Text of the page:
Google: More government takedown requests than ever before

Between July and December 2012, the company received 2,285 government requests to remove more than 24,000 pieces of content from its search.

A look at Google's takedown requests.
A look at Google's takedown requests. Google

Requests by governments worldwide to remove content from Google's services have hit an all-time high, according to the company.

Between July and December 2012, Google received 2,285 government requests for the removal of content on its services. In total, 24,179 pieces of content were asked to be removed by the government entities, setting a new record, according to Google. In the first half of 2012 , Google received 1,811 requests to remove more than 18,000 pieces of content.

Google's release, which is part of the company's Transparency Report launched three years ago, indicates that attempts at political censorship are becoming an increasingly troublesome issue. The company says that many of the requests were court orders requesting the removal of negative opinions on government officials.

"In more places than ever, we've been asked by governments to remove political content that people post on our services," Google stated. "In this particular time period, we received court orders in several countries to remove blog posts criticizing government officials or their associates."

According to Google, the company saw a sharp increase in requests from Brazil, due to municipal elections that were held last fall in that country. Russia also requested many more takedowns, jumping from just six in the first half of 2012 to 114 in the second half. YouTube was the target for 20 countries asking Google to remove clips from the movie "Innocence of Muslims."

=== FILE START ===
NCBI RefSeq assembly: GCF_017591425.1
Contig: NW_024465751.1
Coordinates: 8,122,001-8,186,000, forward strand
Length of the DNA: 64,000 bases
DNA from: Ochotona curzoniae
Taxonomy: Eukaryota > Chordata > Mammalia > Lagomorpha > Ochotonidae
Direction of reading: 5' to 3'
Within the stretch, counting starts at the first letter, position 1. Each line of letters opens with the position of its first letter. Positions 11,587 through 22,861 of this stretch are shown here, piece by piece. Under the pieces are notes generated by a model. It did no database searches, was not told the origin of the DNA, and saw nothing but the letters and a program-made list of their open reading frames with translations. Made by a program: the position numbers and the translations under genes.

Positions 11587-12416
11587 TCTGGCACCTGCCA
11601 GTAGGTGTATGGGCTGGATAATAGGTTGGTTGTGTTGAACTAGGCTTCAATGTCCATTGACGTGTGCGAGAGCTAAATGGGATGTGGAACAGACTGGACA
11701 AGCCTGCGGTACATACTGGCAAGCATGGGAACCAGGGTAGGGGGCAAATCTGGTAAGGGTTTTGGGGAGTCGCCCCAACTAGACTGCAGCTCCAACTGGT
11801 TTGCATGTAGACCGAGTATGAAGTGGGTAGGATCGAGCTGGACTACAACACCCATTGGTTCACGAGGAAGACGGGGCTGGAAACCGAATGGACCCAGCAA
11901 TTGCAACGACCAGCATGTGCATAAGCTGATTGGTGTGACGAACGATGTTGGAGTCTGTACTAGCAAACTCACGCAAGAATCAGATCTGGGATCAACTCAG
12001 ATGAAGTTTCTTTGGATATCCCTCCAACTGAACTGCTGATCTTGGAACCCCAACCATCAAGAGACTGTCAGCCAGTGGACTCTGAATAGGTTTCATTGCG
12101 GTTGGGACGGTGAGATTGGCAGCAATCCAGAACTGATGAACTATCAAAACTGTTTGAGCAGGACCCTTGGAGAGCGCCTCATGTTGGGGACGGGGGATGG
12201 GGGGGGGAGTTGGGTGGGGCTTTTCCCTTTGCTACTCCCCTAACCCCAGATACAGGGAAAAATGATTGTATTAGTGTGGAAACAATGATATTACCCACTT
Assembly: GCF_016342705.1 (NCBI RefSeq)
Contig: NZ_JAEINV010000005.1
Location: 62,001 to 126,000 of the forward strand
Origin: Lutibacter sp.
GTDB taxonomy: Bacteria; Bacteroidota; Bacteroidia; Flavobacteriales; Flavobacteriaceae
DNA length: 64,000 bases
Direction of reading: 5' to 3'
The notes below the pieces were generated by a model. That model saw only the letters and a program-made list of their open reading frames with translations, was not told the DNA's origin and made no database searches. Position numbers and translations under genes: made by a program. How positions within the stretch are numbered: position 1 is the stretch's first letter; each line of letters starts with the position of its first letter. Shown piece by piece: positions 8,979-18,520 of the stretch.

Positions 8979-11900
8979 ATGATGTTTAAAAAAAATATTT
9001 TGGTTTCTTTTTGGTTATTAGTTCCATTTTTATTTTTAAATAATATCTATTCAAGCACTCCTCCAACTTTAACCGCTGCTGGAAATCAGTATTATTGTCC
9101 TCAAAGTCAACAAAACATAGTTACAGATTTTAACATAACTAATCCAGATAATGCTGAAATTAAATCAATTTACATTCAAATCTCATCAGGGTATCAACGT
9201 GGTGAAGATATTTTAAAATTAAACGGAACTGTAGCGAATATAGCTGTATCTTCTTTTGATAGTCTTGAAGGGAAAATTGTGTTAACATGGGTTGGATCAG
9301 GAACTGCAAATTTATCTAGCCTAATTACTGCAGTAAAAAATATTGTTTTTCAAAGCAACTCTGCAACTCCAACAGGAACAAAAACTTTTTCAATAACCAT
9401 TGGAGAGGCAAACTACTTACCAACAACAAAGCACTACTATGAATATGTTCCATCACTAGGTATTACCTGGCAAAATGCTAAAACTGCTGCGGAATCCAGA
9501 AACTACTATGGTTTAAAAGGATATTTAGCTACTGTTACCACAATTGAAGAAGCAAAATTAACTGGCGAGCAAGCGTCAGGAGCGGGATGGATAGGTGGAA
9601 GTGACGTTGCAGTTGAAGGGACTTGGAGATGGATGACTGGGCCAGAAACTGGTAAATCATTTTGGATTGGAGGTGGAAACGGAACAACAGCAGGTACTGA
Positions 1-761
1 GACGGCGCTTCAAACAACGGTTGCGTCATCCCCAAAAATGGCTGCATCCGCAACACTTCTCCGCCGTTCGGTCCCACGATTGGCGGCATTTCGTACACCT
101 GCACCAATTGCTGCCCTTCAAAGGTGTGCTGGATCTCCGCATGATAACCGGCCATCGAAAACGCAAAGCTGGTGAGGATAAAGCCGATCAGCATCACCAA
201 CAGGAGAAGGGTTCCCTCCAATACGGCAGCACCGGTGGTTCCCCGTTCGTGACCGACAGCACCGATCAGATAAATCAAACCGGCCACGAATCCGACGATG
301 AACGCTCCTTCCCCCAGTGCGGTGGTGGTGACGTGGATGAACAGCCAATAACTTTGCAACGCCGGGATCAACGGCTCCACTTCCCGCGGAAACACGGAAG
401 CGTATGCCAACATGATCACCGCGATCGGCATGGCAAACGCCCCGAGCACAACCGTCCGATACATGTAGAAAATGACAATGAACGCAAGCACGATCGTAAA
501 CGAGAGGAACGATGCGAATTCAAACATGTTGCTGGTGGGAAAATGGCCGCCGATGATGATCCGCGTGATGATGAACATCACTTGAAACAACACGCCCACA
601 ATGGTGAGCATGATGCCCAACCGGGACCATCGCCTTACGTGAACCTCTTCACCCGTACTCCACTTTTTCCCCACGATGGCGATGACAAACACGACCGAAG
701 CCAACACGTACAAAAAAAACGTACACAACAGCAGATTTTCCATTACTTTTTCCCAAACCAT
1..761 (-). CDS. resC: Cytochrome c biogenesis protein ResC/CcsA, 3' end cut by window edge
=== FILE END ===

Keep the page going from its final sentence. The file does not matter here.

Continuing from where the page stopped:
Google does not necessarily need to comply with the requests made by government entities to take down certain search results or videos. In a blog post last year, the company's chief legal officer, David Drummond, outlined how Google handles the requests. Here's a brief rundown:

  • Google scrutinizes the request carefully to make sure it's legal and complies with Google's policies. To consider complying, a request typically must be made in writing, signed by an authorized official, and issued under an appropriate law.
  • Google evaluates the scope of the request. If it's too broad, it may refuse to provide the information or seek to narrow the request. Drummond noted Google does this frequently.
  • Google notifies users about legal demand when appropriate. Sometimes it can't, either because it's legally prohibited or because it doesn't have a user's verified contact information.
  • Google requires that government agencies conducting criminal investigations use a search warrant to compel it to provide a user's search query information and private content stored in a Google account, like Gmail messages, documents, photos, and YouTube videos.

This story has been updated throughout the morning.

 

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